Food As Medicine Notes

On September 8th, 2017, approximately 80 residents of Winnipeg’s inner city came together in a special event featuring the Bell Tower Family, the National Diabetes Association and researchers from the University of Manitoba to discuss FOOD AS MEDICINE. The conversation was highlighted by our usual Food Not Bombs vegetable soup (veggies donated by Food Fare) and some delicious Bannock Pizza from Neechi Commons. The discussion asked community members to identify ways we could use food to improve our health, how to improve services and costs so that all members of our community could access healthy and culturally relevant food.

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Find below a summary of our conversations grouped into the following 7 areas:

FOOD BANKS

  • Easy access food banks for people with a disability, wheelchair or walker
  • More emergency food available in the community
  • More MILK available for seniors AND children at food banks

PHYSICAL WELLNESS

  • Free Gyms
  • Exercise classes for low income people
  • More access to cultural/traditional health activities (example: singing/dancing/pow wow classes)
  • More opportunities in the community for people struggling with addictions

COMMUNITY GARDENS/GREEN HOUSES

  • More community gardens with traditional food (not just flowers)
  • Free herbal tea
  • Teach how to grow herbs and traditional herbs
  • Year round community gardens (including green house and winter activities where applicable)
  • Bring back Indigenous corn

LIVING WITH HEALTH CHALLENGES

  • Diabetes “rehab”
  • eating well with diabetes
  • Foot care if you have been amputated for diabetes reasons
  • Heart care for people with high blood pressure, high cholesterol
  • Increased access to alternative sweeteners (sugar and aspartame are both bad for us)
  • More information about the harms and benefits of alternative sweeteners and sugar
  • Access to appropriate foods for those who are diabetic or lactose intolerant

TRADITIONAL FOODS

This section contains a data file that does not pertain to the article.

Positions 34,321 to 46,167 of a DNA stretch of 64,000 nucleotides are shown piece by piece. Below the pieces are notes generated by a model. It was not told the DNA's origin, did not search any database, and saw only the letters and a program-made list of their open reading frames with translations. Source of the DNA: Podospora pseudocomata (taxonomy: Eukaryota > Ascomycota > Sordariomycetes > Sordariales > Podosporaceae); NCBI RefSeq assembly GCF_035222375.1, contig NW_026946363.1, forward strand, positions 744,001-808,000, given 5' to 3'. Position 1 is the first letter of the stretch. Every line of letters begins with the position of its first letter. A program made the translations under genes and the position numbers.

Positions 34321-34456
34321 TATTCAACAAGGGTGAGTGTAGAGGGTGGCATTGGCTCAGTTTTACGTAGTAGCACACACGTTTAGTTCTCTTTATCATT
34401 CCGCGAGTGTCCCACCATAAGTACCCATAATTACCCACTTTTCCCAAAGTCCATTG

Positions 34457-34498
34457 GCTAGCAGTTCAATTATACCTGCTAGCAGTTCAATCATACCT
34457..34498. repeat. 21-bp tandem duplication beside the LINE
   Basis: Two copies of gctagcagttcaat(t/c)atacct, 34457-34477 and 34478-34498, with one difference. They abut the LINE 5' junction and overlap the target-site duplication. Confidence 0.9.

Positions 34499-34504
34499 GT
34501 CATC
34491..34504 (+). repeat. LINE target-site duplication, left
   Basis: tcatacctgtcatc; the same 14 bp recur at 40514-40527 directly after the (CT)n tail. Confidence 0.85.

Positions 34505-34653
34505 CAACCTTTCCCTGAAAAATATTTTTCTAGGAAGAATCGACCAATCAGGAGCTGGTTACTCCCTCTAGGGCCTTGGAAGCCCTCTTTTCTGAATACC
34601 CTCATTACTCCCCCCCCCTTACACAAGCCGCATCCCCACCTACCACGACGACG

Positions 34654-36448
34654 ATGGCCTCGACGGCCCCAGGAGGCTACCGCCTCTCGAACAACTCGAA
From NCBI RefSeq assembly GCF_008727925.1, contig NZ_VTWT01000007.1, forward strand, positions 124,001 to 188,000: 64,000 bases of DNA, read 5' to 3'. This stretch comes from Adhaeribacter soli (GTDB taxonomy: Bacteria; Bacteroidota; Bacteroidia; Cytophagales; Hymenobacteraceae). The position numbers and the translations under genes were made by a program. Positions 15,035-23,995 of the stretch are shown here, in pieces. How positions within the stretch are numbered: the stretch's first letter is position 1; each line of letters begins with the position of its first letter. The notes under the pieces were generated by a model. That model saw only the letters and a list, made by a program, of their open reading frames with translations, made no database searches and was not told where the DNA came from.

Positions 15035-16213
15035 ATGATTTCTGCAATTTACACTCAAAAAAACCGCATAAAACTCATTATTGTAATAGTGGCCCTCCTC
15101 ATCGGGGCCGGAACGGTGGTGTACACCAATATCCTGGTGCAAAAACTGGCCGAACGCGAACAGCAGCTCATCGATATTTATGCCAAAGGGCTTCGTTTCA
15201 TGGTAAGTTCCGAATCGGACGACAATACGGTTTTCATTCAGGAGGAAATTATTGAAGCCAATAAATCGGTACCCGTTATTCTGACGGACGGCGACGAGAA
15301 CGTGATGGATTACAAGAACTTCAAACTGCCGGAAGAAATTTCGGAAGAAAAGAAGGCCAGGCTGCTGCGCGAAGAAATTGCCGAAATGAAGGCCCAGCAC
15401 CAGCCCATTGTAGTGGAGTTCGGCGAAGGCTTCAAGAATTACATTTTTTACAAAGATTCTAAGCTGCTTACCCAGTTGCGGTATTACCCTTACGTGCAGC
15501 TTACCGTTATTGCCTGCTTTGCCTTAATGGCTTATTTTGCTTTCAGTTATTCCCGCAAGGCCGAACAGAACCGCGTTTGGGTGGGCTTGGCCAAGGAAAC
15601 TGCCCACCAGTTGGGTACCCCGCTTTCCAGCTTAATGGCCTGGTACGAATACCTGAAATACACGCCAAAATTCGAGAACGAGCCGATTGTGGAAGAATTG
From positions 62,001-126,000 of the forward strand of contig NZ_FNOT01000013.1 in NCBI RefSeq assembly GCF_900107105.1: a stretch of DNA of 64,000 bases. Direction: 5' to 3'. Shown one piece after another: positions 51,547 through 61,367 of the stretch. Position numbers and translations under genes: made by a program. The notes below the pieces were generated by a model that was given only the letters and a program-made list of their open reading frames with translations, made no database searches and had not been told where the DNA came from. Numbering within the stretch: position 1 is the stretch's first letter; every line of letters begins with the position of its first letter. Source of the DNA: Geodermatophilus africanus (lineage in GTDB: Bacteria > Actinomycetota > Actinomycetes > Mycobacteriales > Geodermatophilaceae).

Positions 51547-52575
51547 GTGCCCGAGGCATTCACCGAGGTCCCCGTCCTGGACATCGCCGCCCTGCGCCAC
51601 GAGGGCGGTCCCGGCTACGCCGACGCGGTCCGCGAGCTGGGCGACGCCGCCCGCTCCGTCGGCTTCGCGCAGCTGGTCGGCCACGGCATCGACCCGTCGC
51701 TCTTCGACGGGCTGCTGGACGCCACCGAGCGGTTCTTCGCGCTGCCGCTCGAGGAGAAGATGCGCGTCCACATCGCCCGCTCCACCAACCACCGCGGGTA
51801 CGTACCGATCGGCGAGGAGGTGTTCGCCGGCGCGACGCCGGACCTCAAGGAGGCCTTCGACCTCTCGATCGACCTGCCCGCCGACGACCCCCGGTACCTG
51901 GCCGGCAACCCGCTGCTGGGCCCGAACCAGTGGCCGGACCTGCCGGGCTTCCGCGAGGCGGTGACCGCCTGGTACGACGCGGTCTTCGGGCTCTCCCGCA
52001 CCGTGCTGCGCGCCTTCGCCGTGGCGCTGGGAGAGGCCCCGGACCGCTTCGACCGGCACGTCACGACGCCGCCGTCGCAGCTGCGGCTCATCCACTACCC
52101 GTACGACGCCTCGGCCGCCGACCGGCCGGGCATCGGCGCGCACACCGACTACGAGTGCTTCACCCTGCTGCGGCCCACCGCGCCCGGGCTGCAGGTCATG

• Increase access to traditional foods on the land
  • How to braid sweetgrass  lessons
  • More berry picking groups (and planting berries in the city and out of the city, when we can provide transportation)
  • Sharing stories about how food can be medicine

ACCESS TO AFFORDABLE/HEALTHY FOOD IN THE INNER CITY

  • More community shuttles to grocery stores
  • Host a community vegetable sale at the end of every month (possibly at the bell tower)
  • Lower prices for healthy, organic food
  • Increased communications and access to farmers markets
  • Increase access to free healthy  family dinners throughout the week (like cooking classes that let you take what you cook home to your family ex. “make and take”)
  • Cheaper prices for local fish

KNOWLEDGE SHARING

  • Opportunities to teach community members how to grow traditional foods (in the city)
  • Cooking and preserving classes (for jams, pickling, etc.)
  • Cook Book/cooking classes with healthy recipes and ho to cook on a budget
  • More opportunities to learn about the teachings behind food (spiritually)
  • Recipe exchange program between community members and nutrition experts
  • Increased information about the dangers of dye food colouring in our foods
  • Increase the marketing of healthy foods locally
  • Art classes – make collages of healthy lifestyles
  • Ban marketing junk food to children
  • Ban free refills of sugary rinks at fast food restaraunts
  • Healthy cooking video series for YouTube/Facebook
  • Fire department could come to the bell tower to teach about first aid
  • Free Seeds / Seed Bank or Library

As you can see, there are various long term and short term initiatives or projects we could be working on as a community to try and improve the health of our relatives living in poverty or those who are already living with chronic illness. We will be sharing the academic report with community members when it is finished and will also be continuing our relationship with the National Aboriginal Diabetes Association to ensure we can do prevention and maintenance for our relatives living with diabetes.

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Natalie & Joyce from the U of MB rang the bell together

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